Some 2,000 people today crammed into a Moscow square amid a heavy police presence for a banned rock concert to protest plans to build a motorway through a forest outside the Russian capital.
The numbers were far higher than for past opposition rallies in Moscow but the concert failed to get off the ground after police refused to allow amplification gear through tight security, an AFP correspondent at the scene reported.
However, veteran rocker Yuri Shevchuk, who opposed the Soviet regime and now the government of Prime Minister Vladimir Putin, pleased his fans by climbing onto a stepladder and singing some well-loved songs without a microphone.
Dozens of police vehicles and members of the feared OMON anti-riot police, equipped with helmets and bullet-proof vests, thronged the square.
The concert's aim was to buttress efforts by environmental activists to oppose the construction of a highway through Khimki forest outside Moscow, which has become a symbol for Russians fighting for their rights.
While the demonstration on Pushkin Square against the construction of the road had been sanctioned by the Moscow authorities, they had explicitly banned the holding of a concert.
"We came to make beautiful speeches and sing beautiful songs. But we have a problem," Artemi Troitski, one of the organisers, said.
"The sound equipment is in the car over there and the security forces are not allowing it to come on the square."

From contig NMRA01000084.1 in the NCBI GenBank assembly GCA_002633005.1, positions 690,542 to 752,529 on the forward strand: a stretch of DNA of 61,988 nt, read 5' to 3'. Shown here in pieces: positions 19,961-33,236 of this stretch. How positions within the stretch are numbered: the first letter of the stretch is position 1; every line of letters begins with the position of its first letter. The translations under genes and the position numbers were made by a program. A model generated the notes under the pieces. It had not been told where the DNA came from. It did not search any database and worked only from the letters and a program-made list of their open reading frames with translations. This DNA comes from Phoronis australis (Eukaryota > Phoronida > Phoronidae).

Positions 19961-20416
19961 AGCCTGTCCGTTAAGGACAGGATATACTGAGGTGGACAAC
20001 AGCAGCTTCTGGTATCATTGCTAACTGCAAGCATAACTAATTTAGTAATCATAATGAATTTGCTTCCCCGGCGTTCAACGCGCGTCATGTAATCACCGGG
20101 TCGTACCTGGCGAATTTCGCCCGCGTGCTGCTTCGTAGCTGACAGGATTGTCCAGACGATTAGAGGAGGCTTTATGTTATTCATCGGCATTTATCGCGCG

Several opposition activists were detained ahead of the rally, including prominent campaigner Lev Ponomaryov, officials said.
Another 20 activists, including Mikhail Shneider of opposition movement Solidarnost and ex-government minister Boris Nemtsov, were also detained in an earlier protest as they tried to carry a Russian flag in central Moscow to celebrate the official Flag Day holiday.
"The problem is that -- for one reason or another -- the authorities are scared of people with guitars," Shevchuk said as he arrived for the rally, clutching his guitar.
The Khimki forest northwest of Moscow is a "symbol of the civic struggle against the arbitrariness of the state," he added.
Shevchuk in May had openly challenged Putin telling him at a face-to-face meeting that Russia was being ruled by "dukes and princes with sirens on their cars" and demonstrations are broken up by "repressive" security services.